The guy had always loved to tinker. Growing up, Jim Meyer worked in a bike shop. He was part of a solar race car team in college, then did graduate school in mechanical engineering at MIT. In 2006 he moved to Australia with his wife, Meike, while she went to school. He was going to take some time off to train while she studied. By that time he’d represented the U.S. at both the short- and long-course ITU world championships. He’d finished three Ironman races, including the big show in Kona. A few months into his training sojourn, his SRM power meter broke. There wasn’t enough money kicking around for him to buy a new one, so he was resigned to having to fix it himself. As he pulled it apart he began to realize that he could design his own power meter.
Thus Quarq was born. He and Meike would eventually start their own company, which they sold to SRAM in 2011. The first Quarq power meter, the CinQo, was a game changer in the industry – you could replace the battery without any tools and it was one of the first power meters to be ANT+ compatible. The story goes that the day they signed the papers selling the company to SRAM, Meyer wowed the new owners with a brand new power meter that would eventually become the company’s top-of-the-line model – once again changing the scope of the industry with a model that was lighter and provided left and right power data.
Make no mistake: Jim Meyer is constantly tinkering and coming up with new ideas. Meyer found himself in a position where he’d pretty much dialed in power measurement. Next up in his constant search for innovation: Quarq Race Intelligence, “an integrated hardware and software system that captures and interprets race performance and state-of play information – and delivers that data in real time to spectators, commentators, race officials, third-party analysis software and visualization tools.”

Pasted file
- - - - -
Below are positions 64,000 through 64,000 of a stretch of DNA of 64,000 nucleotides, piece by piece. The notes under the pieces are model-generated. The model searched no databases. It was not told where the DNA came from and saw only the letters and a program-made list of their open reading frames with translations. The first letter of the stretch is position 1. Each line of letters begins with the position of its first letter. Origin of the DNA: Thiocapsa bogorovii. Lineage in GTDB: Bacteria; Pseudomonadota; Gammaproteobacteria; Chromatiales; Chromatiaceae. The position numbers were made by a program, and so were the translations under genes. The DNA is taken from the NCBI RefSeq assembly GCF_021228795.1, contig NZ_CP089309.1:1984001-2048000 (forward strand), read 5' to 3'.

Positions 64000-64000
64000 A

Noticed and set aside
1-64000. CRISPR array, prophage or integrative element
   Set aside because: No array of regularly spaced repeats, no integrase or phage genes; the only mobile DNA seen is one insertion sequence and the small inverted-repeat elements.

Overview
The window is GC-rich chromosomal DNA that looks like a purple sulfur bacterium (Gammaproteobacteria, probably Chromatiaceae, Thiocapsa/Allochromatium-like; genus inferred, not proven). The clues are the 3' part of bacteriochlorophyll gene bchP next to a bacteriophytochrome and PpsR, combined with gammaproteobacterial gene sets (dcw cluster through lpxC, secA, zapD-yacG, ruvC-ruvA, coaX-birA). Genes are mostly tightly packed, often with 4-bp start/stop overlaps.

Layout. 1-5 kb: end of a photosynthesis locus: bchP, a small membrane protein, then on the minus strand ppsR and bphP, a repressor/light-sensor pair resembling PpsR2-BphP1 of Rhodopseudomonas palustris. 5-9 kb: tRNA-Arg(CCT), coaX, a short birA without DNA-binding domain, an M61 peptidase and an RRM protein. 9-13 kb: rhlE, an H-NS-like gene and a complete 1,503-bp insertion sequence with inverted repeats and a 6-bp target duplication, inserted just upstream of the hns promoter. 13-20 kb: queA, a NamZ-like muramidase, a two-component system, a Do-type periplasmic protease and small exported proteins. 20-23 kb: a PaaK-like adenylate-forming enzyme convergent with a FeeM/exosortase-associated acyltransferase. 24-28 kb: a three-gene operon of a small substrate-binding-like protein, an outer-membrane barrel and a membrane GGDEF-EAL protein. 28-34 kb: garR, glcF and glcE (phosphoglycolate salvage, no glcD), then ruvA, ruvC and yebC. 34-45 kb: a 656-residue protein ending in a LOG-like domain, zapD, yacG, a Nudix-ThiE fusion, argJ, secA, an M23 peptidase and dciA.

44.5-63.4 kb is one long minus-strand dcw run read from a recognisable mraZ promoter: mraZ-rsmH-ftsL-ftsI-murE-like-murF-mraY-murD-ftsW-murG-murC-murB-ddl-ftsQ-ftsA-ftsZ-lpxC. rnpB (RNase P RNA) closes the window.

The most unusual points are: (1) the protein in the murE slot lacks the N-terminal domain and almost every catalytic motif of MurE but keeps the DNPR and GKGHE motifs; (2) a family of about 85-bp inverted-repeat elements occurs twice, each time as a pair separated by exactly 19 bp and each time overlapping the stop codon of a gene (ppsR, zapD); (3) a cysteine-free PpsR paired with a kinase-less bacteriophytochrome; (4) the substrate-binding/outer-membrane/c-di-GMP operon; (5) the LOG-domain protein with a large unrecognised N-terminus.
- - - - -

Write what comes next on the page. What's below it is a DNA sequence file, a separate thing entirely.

Put simply, Quarq Race Intelligence pairs a data collector (which, of course, is called a “Quollector”) that can upload GPS, heart rate, power and other information in real time to a web service so spectators, fans and commentators can keep track of all kinds of information. Meyer has been testing the Quollector with pros and select age group athletes for the last few years. (He set my wife, Sharon Mackinnon, up with one when she raced in Kona in 2014 – giving the Mackinnons a first look at the technology and allowing us to keep track of her progress.) After a couple of years of testing, the Quollector has rolled out and, just like the Quarq power meters changed the playing field for power measurement, this new technology is going to change the way people watch races.
Last year at the Ironman World Championship in Hawaii, SRAM invited a number of journalists to test the new technology. Each journalist was given one of the small devices (it measures 99 x 55 x 22 mm and weighs just 114 g), which we simply put in our cycling jersey pockets. The Quollector connects through ANT+ to get an athlete’s power and heart rate data on the bike and can even gather info from a foot pod during the run, too. All that information is sent to the web via a cellular connection. The amount of data available is impressive – the Quollector grabs info four times a second.
With an eye on servicing cyclists as well as triathletes, SRAM has created a number of different mounting options for the Quollector – there’s a bike boot to connect to a frame, or mounts that will fit onto a seat post, seat rails or a Di2 battery mount. Out on the run the Quollector easily fits into virtually any race belt.
Thanks to the cellular connection and GPS in the Quollector, athlete tracking during races is going to take on a new look in the future. There won’t be any more guessing as to where an athlete might be on the course – not only will you be able to pinpoint their exact whereabouts, but you’ll also know just how hard they’re working, too.
Look for Quarq Race Intelligence and Qollectors to be available at select races in 2016. SRAM is expecting to have them on the market before the end of the summer.